Chaos and Control
Opposing styles converge in visual verve on Anthony Bourdain.
David Scott Holloway
David Scott Holloway
For the past 10 years, director of photography Zach Zamboni has brought a cinematic richness to Anthony Bourdain’s various travel series, from Travel Channel’s Anthony Bourdain: No Reservations to the current CNN show Anthony Bourdain: Parts Unknown.
And his talent for merging grittier documentary-style filmmaking with artier feature-film techniques has paid off, earning him three cinematography Emmys (two for No Reservations, one for Parts Unknown).
The magic that is Parts Unknown is, in good measure, the result of a push-pull between two friends and collaborators who respect each other’s talent, but have conflicting artistic impulses.
“The chemistry between Tony and me is this very good balance between me trying to control everything and him not wanting to control anything,” Zamboni observes. “I’ll want to control things through lighting or where I want him to go, and he’ll push me into chaos and surprise by shaking things up at the last minute. But that chemistry leads to moments that are real. It’s this very strange blend of film and nonfiction.”
Their shared goal is to make each episode of Parts Unknown stylistically distinct. For example, an episode in Rome was designed as a visual tribute to Italian film masters like Pier Paolo Pasolini and Bernardo Bertolucci. A segment in Buenos Aires emphasized activity and movement while integrating black-and-white with color footage.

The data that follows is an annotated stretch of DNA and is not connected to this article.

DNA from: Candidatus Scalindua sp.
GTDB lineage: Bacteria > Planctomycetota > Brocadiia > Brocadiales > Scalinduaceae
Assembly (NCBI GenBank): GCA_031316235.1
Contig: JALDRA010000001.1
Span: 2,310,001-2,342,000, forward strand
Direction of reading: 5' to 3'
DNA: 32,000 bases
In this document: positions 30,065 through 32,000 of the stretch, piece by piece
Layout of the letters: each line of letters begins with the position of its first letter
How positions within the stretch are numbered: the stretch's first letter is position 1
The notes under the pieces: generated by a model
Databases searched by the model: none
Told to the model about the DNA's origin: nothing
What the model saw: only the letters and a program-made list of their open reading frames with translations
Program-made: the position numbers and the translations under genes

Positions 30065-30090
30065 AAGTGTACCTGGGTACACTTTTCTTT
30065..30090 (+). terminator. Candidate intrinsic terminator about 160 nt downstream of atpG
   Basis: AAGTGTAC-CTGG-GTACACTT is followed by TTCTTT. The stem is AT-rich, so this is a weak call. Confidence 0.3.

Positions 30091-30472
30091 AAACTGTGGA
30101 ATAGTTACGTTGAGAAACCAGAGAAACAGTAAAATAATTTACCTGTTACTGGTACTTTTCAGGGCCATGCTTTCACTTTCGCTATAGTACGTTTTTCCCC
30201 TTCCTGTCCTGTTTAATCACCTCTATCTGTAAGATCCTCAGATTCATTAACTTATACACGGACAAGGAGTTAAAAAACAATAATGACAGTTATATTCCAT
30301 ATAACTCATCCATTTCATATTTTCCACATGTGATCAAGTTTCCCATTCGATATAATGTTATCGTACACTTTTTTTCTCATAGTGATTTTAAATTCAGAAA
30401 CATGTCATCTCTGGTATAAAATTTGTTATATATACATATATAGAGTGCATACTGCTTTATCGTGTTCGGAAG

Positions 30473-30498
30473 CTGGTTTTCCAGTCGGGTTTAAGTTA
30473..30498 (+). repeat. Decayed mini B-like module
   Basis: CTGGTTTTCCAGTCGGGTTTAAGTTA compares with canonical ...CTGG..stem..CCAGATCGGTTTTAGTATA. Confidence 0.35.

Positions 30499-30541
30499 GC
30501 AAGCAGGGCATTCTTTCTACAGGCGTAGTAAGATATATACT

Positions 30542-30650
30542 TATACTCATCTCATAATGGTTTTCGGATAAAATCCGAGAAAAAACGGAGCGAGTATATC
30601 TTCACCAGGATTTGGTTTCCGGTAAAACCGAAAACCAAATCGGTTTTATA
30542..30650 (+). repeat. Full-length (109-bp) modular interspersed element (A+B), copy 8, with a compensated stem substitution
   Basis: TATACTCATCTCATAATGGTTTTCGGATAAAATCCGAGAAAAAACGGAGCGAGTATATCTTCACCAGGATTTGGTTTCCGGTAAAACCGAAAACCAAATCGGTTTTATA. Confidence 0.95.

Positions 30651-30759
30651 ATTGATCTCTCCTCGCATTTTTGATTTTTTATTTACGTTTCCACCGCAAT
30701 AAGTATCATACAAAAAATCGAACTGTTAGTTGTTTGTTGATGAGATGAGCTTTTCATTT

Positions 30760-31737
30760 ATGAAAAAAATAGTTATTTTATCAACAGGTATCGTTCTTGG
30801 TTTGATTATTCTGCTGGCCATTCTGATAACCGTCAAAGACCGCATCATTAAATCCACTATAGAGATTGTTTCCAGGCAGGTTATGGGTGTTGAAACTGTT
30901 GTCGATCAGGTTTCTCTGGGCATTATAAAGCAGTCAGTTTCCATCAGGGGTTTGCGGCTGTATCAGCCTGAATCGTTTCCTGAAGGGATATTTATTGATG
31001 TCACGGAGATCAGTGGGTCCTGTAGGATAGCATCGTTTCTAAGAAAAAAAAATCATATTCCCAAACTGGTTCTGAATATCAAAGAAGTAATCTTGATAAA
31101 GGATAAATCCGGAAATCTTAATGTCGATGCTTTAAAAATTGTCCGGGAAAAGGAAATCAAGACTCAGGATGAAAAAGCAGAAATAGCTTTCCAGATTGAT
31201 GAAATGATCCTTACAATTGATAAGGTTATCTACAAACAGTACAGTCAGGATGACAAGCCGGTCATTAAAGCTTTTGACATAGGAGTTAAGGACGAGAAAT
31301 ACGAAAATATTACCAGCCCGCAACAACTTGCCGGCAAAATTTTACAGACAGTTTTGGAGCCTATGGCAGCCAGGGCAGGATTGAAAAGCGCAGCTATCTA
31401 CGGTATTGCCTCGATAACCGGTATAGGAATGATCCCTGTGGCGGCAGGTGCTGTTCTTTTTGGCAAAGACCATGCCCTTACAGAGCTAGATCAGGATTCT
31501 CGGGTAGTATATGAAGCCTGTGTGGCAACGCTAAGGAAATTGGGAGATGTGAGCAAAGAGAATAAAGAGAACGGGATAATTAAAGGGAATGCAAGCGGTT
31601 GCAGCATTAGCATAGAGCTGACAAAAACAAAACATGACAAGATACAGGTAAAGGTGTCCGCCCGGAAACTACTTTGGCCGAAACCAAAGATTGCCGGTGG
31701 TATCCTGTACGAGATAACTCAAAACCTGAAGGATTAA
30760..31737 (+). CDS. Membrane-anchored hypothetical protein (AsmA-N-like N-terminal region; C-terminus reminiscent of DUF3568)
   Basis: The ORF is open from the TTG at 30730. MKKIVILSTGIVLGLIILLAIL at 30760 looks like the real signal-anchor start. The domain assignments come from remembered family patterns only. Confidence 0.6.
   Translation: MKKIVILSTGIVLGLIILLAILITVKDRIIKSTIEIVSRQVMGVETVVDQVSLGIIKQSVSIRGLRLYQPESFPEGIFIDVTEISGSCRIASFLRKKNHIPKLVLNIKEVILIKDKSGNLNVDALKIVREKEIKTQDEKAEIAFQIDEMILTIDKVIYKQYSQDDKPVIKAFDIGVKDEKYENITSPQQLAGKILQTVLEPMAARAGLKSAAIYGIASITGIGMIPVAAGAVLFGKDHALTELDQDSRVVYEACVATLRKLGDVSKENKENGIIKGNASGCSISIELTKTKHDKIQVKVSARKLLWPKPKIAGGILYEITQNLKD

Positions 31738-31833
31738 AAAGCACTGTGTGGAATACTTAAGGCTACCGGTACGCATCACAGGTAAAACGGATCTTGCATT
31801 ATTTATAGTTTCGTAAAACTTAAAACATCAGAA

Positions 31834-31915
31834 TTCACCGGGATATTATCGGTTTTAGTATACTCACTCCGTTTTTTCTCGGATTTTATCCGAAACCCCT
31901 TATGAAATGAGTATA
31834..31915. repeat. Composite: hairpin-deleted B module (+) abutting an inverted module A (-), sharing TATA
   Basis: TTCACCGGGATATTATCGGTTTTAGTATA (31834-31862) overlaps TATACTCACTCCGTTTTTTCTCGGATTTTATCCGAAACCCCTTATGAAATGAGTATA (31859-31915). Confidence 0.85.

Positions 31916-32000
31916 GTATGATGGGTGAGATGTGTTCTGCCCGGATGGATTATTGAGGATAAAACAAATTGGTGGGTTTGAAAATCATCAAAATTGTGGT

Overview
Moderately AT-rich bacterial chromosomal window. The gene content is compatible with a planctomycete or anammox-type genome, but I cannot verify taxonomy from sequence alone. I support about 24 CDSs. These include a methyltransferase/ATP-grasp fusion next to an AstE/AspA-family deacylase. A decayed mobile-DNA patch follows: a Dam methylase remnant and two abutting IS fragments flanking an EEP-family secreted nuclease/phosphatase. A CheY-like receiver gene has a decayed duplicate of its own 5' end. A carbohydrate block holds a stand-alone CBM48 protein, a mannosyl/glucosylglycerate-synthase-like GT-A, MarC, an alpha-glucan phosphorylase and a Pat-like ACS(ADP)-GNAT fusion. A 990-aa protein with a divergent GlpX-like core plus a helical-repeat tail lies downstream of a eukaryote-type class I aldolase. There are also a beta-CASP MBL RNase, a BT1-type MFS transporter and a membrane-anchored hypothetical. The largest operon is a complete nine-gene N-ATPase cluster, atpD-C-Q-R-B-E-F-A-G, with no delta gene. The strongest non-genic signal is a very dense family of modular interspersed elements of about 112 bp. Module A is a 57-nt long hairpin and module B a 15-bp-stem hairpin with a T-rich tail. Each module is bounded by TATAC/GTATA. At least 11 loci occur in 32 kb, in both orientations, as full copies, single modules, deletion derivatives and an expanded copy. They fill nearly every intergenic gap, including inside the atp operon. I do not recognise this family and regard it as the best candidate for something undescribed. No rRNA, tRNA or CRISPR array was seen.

Parts Unknown is much more than a standard travel show. A former chef, Bourdain is known for his unrestrained approach to everything from food and art to politics and culture. So it helps that Zamboni’s points of reference are equally broad. His college studies encompassed not only cinematography, but writing and philosophy.
“I always thought I would be a painter, then I got into writing,” recalls Zamboni, who splits his leisure time between his native Maine and Granada, Spain, with his Spanish-born wife and their infant son.
“I was an hour away from a movie theater growing up. We didn’t have cable TV. I never thought about being a cinematographer until a writing teacher [at the University of Maine] said, ‘You write in a very visual way. You should think about film.’”
For Zamboni, Parts Unknown is about pushing the creative envelope by using various cameras, lenses and visual techniques. In one episode, that meant 11 different cameras.
“So much of what we do is about being brave or crazy enough to try to make something that hasn’t been made before,” Zamboni says.
The result? “It’s both mentally stressful and rewarding.”
This article originally appeared in emmy magazine, Issue No. 3, 2017